Lasker-Schüler left behind several volumes of poetry and three plays, as well as many short stories, essays and letters. During her lifetime, her poems were published in various magazines, among them the journal Der Sturm edited by her second husband, and Karl Kraus' 'Fackel. She also published many anthologies of poetry, some of which she illustrated herself. Examples are:

Lasker-Schüler wrote her first and most important play, Die Wupper, in 1908. It was published in 1909 and the first performance took place on April 27, 1919 at the Deutsche Theater in Berlin.

A large part of her work is composed of love poetry, but there are also deeply religious poems and prayers. Transitions between the two are often quite fluid. Her later work is particularly rich in biblical and oriental motifs. Lasker-Schüler was very free with regard to the external rules of poetic form, however her works thereby achieve a greater inner concentration. She was also not averse to linguistic neologisms.

A good example of her poetic art is "Ein alter Tibetteppich" ("An old Tibetan rug"), a poem which was reprinted many times after its first publication in Sturm, the first of these being in Fackel.

"Ein alter Tibetteppich" "An old Tibetan rug"
Deine Seele, die die meine liebet, Your soul, which loveth mine,
Ist verwirkt mit ihr im Teppichtibet. Is woven with it into a rug-Tibet.
   
Strahl in Strahl, verliebte Farben, Strand by strand, enamoured colours,
Sterne, die sich himmellang umwarben. Stars that courted each other across the length of heavens.
   
Unsere Füße ruhen auf der Kostbarkeit, Our feet rest on the treasure
Maschentausendabertausendweit. Stitches-thousands-and-thousands-across.
   
Süßer Lamasohn auf Moschuspflanzenthron, Sweet lama-son on your musk-plant-throne
Wie lange küßt dein Mund den meinen wohl How long has your mouth been kissing mine,
Und Wang die Wange buntgeknüpfte Zeiten schon? And cheek to cheek colorfully woven times?

Another translation of the Tibetan Carpet:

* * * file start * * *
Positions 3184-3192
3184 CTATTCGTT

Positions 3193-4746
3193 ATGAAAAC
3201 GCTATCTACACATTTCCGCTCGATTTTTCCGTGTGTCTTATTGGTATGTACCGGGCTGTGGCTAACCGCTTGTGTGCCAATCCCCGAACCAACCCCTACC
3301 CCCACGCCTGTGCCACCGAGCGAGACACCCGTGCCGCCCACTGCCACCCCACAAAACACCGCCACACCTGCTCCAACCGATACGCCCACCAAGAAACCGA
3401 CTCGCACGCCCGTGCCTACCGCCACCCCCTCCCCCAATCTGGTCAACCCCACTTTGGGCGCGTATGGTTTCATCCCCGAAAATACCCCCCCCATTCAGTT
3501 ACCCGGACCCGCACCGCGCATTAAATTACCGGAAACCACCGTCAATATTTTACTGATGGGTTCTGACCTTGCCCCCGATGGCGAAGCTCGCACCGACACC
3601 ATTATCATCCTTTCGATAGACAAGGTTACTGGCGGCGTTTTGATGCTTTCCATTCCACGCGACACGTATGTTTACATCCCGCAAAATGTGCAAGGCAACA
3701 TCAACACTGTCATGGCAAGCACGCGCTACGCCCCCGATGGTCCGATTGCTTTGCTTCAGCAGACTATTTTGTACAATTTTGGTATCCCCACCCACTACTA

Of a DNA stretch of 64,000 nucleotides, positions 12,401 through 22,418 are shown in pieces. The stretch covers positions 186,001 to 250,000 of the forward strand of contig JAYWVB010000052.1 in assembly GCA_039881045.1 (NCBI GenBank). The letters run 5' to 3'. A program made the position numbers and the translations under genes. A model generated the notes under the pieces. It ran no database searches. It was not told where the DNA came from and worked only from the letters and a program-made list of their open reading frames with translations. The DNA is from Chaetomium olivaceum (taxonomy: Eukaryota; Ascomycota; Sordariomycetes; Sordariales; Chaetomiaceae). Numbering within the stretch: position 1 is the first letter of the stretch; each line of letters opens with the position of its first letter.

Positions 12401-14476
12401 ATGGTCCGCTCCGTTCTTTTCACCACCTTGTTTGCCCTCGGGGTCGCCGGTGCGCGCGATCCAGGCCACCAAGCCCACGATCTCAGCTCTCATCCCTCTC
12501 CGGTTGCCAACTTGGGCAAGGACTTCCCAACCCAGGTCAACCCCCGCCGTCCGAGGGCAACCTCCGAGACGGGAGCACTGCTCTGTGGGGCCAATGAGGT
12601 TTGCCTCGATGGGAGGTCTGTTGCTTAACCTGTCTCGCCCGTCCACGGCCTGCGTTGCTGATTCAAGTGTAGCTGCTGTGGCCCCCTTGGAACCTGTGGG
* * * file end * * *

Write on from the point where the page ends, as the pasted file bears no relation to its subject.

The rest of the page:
An Old Tibetan Carpet

Your soul that's sewn in love and mine

Threads in Carpet-Tibet-Land entwine.

Colours in love, ray within ray, Stars courting each other across the sky.

Our feet rest on such weaving rare Thousands-on-thousands-of stitches-far.

On musk-plant-throne, sweet Lama's son, How long do my lips kiss your lips And cheek to cheek as brightly-buttoned seasons run?

—Felix de Villiers (copyright)

Influence[edit]

The 20th-century Scottish poet Hugh MacDiarmid included a translation of an extract from Lasker-Schüler's work in his long poem A Drunk Man Looks at the Thistle, 1926. (Lines 401–410.)

Commemoration[edit]

"Angel for Jerusalem," Else Lasker-Schüler Memorial in Jerusalem Forest, April 2007

There is a memorial plaque to Else Lasker-Schüler at Motzstraße 7, Berlin-Schöneberg, where she lived from 1924 to 1933. Part of this street was renamed Else-Lasker-Schüler-Straße in 1996. In Elberfeld in Wuppertal there is now a school named after her (The "School without Racism"), and a memorial stele was erected on Herzogstraße, Wuppertal.

In Jerusalem, there is a small street named for Else Lasker-Schüler in the neighborhood of Nayot - Rehov Else. Perched on a ridge in the Jerusalem Forest, very close to the Kennedy Memorial (Yad Kennedy), was a sculpture in her honor resembling a slender tree trunk with wings. It was placed there in 1997, and was stolen, probably by metal thiefs, in July 2007.

In 2007, her final days in Jerusalem were commemorated in the BBC radio play MY BLUE PIANO by the Scottish playwright Marty Ross (Radio 4 2007) which combined the facts of her dying days with the fantasies of her inner life.[3]

Film[edit]

References[edit]

Translations[edit]

Further reading[edit]

  • Avidov Lipsker, Red Poem\ Blue Poem: Seven Essays on Uri Zvi Grinberg and Two Essays on Else Lasker-Schüler, Bar Ilan University Press, Ramat-Gan 2010.
  • Feldman, D., Shlesinger, M. Shedletzky, I. (2010). Five Hebrew Translations of Else Lasker-Schüler's Poem "An mein Kind". Nashim. Number 19: 176–198.

External links[edit]